Farm workers are exposed to high risk of heat-related illness, especially when their jobs require working outside at a fast pace during hot days. Climate change has increased the number of days with high temperatures, and thereby the amount of time that farm workers are likely exposed to extreme heat. To better understand how high heat exposure affects farm workers, this study investigates how crop workers respond to heat exposure and estimates the effects of different pay and work arrangements on workers' responses to heat exposure. We explore, specifically, whether piece-rate arrangements increase workers' effort during periods with high heat exposure compared to workers paid by hourly wages. We use observational data from detailed measurements of localized heat exposure and individual workers' effort in the field. First, these results show workers adjust their effort in response to heat exposure when the heat exposure level changes. Second, piece-rate arrangements increase workers' effort during work shifts. Third, piece-rate arrangements allow workers to modify their effort more easily during different heat exposure levels. When facing low levels of heat exposure, workers who were paid by piece-rate arrangements exert a higher effort than workers paid by hourly wages, up until WBGT is 26.6˚C. When facing high levels of heat exposure (with WBGT exceeding 29.6˚C), workers paid by piece-rate arrangements lower their effort compared to workers paid by hourly wage arrangements.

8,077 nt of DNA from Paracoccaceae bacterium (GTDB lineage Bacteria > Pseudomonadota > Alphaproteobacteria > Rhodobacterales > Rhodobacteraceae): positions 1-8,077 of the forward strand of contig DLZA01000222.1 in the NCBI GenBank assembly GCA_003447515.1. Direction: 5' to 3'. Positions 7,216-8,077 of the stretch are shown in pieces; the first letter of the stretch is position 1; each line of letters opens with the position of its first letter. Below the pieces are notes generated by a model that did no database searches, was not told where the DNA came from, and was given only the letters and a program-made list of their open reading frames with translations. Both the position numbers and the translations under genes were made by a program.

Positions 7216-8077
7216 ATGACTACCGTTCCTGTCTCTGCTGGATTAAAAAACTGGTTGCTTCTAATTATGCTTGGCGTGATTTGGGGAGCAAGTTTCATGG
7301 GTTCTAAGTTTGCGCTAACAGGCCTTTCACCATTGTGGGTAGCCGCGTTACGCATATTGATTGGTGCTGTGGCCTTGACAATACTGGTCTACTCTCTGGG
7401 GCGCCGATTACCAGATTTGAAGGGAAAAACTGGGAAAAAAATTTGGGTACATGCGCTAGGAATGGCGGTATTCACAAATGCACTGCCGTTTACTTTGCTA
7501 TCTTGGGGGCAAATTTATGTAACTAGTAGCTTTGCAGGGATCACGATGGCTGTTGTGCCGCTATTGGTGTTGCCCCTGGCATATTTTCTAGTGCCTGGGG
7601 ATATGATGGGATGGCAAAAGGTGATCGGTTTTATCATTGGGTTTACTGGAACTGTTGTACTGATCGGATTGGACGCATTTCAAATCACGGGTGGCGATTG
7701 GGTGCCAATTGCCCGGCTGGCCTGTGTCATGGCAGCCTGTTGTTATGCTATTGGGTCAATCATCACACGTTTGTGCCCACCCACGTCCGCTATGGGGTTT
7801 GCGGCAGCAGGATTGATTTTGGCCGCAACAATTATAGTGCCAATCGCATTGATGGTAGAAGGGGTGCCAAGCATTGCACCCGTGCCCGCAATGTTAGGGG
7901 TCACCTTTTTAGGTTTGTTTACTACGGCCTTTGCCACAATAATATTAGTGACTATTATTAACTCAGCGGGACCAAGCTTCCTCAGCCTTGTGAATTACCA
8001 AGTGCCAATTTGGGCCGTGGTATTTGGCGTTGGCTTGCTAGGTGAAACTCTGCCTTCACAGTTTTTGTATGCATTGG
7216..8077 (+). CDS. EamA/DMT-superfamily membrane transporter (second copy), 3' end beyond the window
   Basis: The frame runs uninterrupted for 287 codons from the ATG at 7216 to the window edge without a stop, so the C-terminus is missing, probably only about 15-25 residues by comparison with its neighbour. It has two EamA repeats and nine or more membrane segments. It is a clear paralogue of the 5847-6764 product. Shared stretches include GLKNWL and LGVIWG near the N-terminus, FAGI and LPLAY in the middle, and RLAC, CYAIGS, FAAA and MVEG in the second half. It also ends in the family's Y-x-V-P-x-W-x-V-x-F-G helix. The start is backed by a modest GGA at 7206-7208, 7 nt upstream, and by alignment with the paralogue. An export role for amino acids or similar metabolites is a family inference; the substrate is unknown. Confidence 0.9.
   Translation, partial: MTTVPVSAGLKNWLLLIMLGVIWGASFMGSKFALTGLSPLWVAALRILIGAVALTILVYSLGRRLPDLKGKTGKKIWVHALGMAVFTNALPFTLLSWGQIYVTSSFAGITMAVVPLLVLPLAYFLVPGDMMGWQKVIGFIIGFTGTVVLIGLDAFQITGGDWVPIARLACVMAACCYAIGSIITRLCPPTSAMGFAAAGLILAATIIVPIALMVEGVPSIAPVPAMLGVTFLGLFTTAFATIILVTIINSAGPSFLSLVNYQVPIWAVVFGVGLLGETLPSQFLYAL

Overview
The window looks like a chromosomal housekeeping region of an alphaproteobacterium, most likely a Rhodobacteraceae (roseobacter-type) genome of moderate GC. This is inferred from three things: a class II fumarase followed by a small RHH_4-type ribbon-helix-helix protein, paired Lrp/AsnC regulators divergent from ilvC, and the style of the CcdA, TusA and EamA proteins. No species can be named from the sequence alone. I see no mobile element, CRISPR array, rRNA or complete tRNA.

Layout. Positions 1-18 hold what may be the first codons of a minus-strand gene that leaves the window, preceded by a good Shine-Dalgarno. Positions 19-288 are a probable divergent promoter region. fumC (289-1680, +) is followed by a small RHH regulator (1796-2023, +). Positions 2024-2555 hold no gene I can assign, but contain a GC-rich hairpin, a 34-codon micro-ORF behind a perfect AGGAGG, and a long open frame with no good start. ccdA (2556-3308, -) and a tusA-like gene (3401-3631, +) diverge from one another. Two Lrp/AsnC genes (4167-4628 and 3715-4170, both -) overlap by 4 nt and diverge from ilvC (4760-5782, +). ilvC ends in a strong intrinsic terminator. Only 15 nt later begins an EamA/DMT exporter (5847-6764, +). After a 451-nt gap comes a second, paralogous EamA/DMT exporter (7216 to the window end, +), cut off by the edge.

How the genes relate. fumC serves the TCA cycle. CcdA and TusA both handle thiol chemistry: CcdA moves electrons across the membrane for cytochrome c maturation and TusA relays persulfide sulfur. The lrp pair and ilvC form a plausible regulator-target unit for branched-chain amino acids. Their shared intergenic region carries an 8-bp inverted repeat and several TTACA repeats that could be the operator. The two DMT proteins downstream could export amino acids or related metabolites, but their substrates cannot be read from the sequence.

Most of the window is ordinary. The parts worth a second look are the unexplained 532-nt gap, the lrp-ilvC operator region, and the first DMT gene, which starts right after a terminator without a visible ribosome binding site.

Cover page of Social dimensions of fertility behavior and consumption patterns in the Anthropocene.

Social dimensions of fertility behavior and consumption patterns in the Anthropocene.

(2020)

We consider two aspects of the human enterprise that profoundly affect the global environment: population and consumption. We show that fertility and consumption behavior harbor a class of externalities that have not been much noted in the literature. Both are driven in part by attitudes and preferences that are not egoistic but socially embedded; that is, each household's decisions are influenced by the decisions made by others. In a famous paper, Garrett Hardin [G. Hardin, Science 162, 1243-1248 (1968)] drew attention to overpopulation and concluded that the solution lay in people "abandoning the freedom to breed." That human attitudes and practices are socially embedded suggests that it is possible for people to reduce their fertility rates and consumption demands without experiencing a loss in wellbeing. We focus on fertility in sub-Saharan Africa and consumption in the rich world and argue that bottom-up social mechanisms rather than top-down government interventions are better placed to bring about those ecologically desirable changes.